LIFE IN OUR MOUNTAIN TOWN: Raising healthy kids |

LIFE IN OUR MOUNTAIN TOWN: Raising healthy kids

Recently my husband and I went away for the weekend, leaving our kids in the care of a friend of ours, who reported back to me that she had enjoyed having a conversation with my children regarding their eating habits.

My friend, who knows me pretty well, decided to mention to my kids that she noticed that we didn’t seem to have any food in the house that contains dye.

This unleashed an earful of opinions from my two daughters about how they are known as the healthy kids at school, a stigma of which they are not exactly proud.

My children have had fruit leather packed in their school lunches for years. It wasn’t until recently however, that I learned that they like the fruit leather, not necessarily to eat, but because they use it as a bargaining chip. When I asked them what they get in return when they trade their daily piece of fruit leather, my older daughter told me, “Oh, you know, cheese doodles or potato chips or anything like that.”

Now it’s not that I have a problem with potato chips or cheese doodles per se, except I do think that certain brands have dye added which has been known to cause cancer in rats, according to my sometimes extreme beliefs when it comes to food.

The one thing my kids really don’t appreciate me packing in their school lunches are carrots, a sure sign that they are total food geeks.

“Please, mom, no carrots,” they will say. I almost always abide by this request. The problem is I happen to think the organic carrots that I buy are so super sweet and delicious, I personally would love to eat some for my lunch, so of course I want to share such tasty food with my children. So, in an effort to be considerate of their feelings when they beg for no carrots, I will pack dried apricots instead.

I also learned recently that when my husband packs the kids’ lunches, he likes to include a few cookies. Hearing this made me realize that perhaps I have been a cruel mother all these years. Cookies have never occurred to me. A piece of fruit and the fruit leather always seemed like dessert to me.

Another thing that goes along with healthy food in kids’ lunches is the container in which it is packed. When my older daughter was very young, she came home one day and asked if I could please stop sending her food in reusable containers, and use plastic sandwich bags instead. At the time, I was trying to make a conscious effort to help save the earth so I found myself quoting to my 5-year-old some figure that I had read in the newspaper about 400,000 plastic sandwich bags go to our nations’ land fills daily. I don’t know what this statistic was measured against – whether 400,000 baggies are disposed of daily by a town the size of Truckee or by the greater Sacramento area, but anyway, I quoted her the fact.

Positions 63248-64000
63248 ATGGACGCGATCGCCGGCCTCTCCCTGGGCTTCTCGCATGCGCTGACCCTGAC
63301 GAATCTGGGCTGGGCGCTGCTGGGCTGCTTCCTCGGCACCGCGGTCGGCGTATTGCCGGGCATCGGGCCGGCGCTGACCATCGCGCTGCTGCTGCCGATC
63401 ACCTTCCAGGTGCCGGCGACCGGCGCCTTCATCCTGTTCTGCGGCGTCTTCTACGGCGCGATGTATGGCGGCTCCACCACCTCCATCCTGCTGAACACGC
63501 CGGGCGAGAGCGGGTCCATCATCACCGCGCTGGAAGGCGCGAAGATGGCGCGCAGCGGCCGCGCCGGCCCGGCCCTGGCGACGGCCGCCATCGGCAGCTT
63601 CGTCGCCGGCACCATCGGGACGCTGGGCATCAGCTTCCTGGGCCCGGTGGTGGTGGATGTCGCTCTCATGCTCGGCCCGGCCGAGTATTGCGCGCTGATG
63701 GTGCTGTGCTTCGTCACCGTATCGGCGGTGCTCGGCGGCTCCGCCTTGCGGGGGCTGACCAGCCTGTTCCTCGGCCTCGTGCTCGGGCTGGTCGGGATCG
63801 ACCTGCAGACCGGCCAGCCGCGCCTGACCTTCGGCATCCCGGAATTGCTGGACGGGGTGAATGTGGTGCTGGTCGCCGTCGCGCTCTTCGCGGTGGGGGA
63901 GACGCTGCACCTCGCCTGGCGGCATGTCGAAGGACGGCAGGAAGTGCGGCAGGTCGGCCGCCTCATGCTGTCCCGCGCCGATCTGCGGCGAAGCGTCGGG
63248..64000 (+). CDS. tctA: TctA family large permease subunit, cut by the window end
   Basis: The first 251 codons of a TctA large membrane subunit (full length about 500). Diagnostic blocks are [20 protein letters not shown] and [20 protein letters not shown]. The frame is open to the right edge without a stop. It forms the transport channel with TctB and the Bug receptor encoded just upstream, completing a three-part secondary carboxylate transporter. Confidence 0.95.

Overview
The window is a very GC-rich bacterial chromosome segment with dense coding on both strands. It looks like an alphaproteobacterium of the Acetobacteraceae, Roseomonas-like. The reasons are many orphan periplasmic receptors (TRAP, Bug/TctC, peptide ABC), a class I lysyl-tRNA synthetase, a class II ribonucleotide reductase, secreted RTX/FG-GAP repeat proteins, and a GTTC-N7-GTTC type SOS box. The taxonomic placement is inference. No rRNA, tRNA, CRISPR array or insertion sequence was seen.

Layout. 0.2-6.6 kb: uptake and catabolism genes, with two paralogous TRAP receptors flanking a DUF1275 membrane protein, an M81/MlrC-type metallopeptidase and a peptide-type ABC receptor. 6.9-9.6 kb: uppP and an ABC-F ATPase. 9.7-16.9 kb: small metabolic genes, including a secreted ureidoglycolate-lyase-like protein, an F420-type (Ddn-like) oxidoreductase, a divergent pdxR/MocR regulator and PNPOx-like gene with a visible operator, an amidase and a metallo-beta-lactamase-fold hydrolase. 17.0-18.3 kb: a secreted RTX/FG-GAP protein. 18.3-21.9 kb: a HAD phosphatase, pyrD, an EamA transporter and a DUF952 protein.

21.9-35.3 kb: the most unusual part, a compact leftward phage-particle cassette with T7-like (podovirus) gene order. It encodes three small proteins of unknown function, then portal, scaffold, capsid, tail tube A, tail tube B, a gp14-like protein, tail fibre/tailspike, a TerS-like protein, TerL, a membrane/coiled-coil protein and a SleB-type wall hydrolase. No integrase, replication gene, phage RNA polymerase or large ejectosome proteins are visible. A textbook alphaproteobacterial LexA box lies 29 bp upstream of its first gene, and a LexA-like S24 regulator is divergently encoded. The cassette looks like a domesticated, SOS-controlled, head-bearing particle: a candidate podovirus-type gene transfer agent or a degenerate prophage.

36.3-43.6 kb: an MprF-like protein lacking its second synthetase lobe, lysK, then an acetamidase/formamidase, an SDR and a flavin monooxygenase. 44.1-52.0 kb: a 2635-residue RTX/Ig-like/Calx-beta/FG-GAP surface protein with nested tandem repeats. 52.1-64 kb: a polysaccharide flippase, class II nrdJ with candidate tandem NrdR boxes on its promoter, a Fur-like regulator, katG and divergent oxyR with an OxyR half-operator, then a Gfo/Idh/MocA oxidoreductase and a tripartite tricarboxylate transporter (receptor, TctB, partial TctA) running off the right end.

When she calmly explained that she just wanted to be like all the other kids who brought their sandwiches packed in plastic bags, I found myself telling her, “You’re on the cutting edge and you don’t even know it.”

I think she looked at me with an expression that said, “Huh?” and soon after, we switched over to using plastic bags.

I try to balance my efforts in feeding my family healthy foods with the realization that once in a while they are going to run across food that I might not buy. Besides school, another place this happens is at snack time during any given sports season, be it soccer or softball. There is a wide range among Truckee families of what’s considered a healthy snack. And while I like to think that I have not entirely given up on caring what my family puts in their bodies, or what we put in our landfills, I also believe I am not a total fanatic when it comes to food. I would never forbid my children to eat the dye-laden, empty calorie treat at soccer. And I continue to pack fruit leathers in their lunches. Because in the big picture, I know that my family tends to eat fairly well.

Katie Shaffer has lived in Truckee since 1981.

Support Local Journalism


Support Local Journalism

Readers around Lake Tahoe, Truckee, and beyond make the Sierra Sun's work possible. Your financial contribution supports our efforts to deliver quality, locally relevant journalism.

Now more than ever, your support is critical to help us keep our community informed about the evolving coronavirus pandemic and the impact it is having locally. Every contribution, however large or small, will make a difference.

Your donation will help us continue to cover COVID-19 and our other vital local news.

Start a dialogue, stay on topic and be civil.
If you don't follow the rules, your comment may be deleted.

User Legend: iconModerator iconTrusted User